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Since oxygen is more electronegative than chlorine, if I introduce $\ce{O2}$ gas to $\ce{AlCl3}$ and apply some heat, will the chlorine be replaced by oxygen, resulting in $\ce{Al2O3}$ or $\ce{Al(ClO2)3}$, then evolving the remaining $\ce{Cl2}$ into the air? I suspect not, but why?

Is there a standard way of converting $\ce{AlCl3}$ to $\ce{Al2O3}$?

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    $\begingroup$ You probably can, but it would make little sense; industrially, it's the other way around as aluminium(III) oxide is easily available in large quantities. You can hydrolyze $\ce{AlCl3}$ to $\ce{Al(OH)3}$ and calcine it above 600 °C to eliminate water and what's left would be quite pure $\ce{Al2O3}.$ $\endgroup$ – andselisk Sep 11 at 17:50
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    $\begingroup$ Thanks @andselisk. Though it makes little sense in the current world we live in, my motivation behind this question was imagining a how to create a chlorite in a world without electricity (no electrolysis) $\endgroup$ – R Dev Sep 11 at 18:02
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Yes, you can make aluminium oxide from aluminium chloride pretty much in your way but then again as @andselisk said, it is a pretty inefficient reaction and wastes a lot of fuel and energy and also produces many byproducts. Hence, the reaction is the other way round if considered on an industrial scale. The main preparation method is already described by @andselisk in the comment section. Only to verify its authenticity, here is a patent claim:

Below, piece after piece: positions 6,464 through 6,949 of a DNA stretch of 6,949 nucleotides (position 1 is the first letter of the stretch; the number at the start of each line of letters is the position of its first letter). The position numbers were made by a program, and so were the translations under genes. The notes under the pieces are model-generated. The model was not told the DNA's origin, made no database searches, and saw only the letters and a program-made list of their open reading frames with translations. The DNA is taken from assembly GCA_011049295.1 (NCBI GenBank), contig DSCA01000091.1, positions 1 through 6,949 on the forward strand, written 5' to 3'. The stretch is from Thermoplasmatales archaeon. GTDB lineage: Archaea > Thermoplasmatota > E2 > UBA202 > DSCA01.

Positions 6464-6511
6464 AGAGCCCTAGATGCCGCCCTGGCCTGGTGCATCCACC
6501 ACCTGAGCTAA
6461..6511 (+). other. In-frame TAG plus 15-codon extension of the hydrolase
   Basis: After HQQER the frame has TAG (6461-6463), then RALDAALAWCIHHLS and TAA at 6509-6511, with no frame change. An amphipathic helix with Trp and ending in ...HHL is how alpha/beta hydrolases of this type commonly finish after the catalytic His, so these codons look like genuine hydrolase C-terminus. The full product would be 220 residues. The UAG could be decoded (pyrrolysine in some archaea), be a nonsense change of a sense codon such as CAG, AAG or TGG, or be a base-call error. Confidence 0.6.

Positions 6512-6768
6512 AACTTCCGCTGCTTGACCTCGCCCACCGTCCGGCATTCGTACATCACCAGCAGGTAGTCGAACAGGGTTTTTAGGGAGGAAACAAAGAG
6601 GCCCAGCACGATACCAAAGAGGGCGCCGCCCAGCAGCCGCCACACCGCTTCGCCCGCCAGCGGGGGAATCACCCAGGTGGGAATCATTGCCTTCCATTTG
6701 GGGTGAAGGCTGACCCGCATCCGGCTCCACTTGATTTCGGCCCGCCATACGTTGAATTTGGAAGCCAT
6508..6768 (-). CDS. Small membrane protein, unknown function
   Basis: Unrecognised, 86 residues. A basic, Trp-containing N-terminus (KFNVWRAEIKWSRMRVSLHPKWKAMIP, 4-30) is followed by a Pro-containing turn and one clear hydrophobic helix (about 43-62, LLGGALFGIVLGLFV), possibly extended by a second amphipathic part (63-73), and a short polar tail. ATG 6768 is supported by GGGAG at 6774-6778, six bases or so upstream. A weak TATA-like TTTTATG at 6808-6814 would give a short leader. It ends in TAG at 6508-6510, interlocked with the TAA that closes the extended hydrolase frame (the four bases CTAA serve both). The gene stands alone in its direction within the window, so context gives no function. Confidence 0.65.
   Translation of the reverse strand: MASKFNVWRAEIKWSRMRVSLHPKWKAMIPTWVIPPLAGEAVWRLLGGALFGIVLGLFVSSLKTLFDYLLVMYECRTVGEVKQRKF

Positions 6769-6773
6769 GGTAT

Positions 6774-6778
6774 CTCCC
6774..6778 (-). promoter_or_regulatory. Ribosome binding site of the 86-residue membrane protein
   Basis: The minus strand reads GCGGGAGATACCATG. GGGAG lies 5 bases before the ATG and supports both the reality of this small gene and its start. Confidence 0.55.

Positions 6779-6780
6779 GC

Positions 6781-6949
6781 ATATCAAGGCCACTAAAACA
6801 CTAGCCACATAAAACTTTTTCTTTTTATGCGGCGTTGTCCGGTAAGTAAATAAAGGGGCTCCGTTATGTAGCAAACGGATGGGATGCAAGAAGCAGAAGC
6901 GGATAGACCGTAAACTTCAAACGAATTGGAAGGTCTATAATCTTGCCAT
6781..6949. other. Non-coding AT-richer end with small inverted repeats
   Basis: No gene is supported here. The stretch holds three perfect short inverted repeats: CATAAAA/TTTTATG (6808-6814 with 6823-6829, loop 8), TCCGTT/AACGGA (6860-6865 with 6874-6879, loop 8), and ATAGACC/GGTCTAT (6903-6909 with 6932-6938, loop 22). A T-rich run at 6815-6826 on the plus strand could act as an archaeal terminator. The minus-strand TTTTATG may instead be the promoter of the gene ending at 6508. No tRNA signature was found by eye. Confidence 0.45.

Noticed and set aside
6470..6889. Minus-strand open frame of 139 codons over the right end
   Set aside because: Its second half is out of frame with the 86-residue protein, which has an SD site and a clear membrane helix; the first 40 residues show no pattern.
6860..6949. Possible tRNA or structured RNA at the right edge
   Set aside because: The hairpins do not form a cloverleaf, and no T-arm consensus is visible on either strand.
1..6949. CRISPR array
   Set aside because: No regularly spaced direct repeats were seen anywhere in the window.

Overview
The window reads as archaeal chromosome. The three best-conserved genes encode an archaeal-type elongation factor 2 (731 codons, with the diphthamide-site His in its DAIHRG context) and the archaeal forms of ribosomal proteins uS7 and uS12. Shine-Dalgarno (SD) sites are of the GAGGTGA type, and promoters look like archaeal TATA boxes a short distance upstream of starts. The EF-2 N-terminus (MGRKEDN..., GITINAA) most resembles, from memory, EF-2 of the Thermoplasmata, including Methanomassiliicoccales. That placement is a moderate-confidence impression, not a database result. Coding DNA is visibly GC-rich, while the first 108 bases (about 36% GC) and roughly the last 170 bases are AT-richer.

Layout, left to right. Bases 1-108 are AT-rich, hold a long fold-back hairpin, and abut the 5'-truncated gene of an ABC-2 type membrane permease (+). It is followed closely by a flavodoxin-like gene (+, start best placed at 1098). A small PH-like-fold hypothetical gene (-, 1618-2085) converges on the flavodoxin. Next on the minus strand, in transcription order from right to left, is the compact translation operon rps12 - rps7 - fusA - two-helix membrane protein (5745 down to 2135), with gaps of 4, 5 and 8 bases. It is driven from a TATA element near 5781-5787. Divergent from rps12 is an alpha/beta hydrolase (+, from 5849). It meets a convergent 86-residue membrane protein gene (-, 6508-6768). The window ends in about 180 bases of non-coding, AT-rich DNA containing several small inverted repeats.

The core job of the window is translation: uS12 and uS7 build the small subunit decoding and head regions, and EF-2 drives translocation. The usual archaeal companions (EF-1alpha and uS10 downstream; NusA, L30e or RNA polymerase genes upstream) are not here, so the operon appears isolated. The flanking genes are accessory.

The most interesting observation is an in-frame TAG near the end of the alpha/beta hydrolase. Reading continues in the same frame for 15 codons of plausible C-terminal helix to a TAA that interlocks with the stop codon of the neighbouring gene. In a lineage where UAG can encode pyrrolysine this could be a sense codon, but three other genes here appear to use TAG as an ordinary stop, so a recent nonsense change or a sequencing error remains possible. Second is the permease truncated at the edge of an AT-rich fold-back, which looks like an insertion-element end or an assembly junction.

A process for preparing alumina which comprises heating aluminum chloride hexahydrate at a temperature of from about 225 to 600 F. For a period of time such as to liberate only a portion of its chlorine content, commingling a basic reagent with the resultant chlorine-containing residue to form aluminum hydroxide, washing and filtering the latter and then calcining to produce the oxide.

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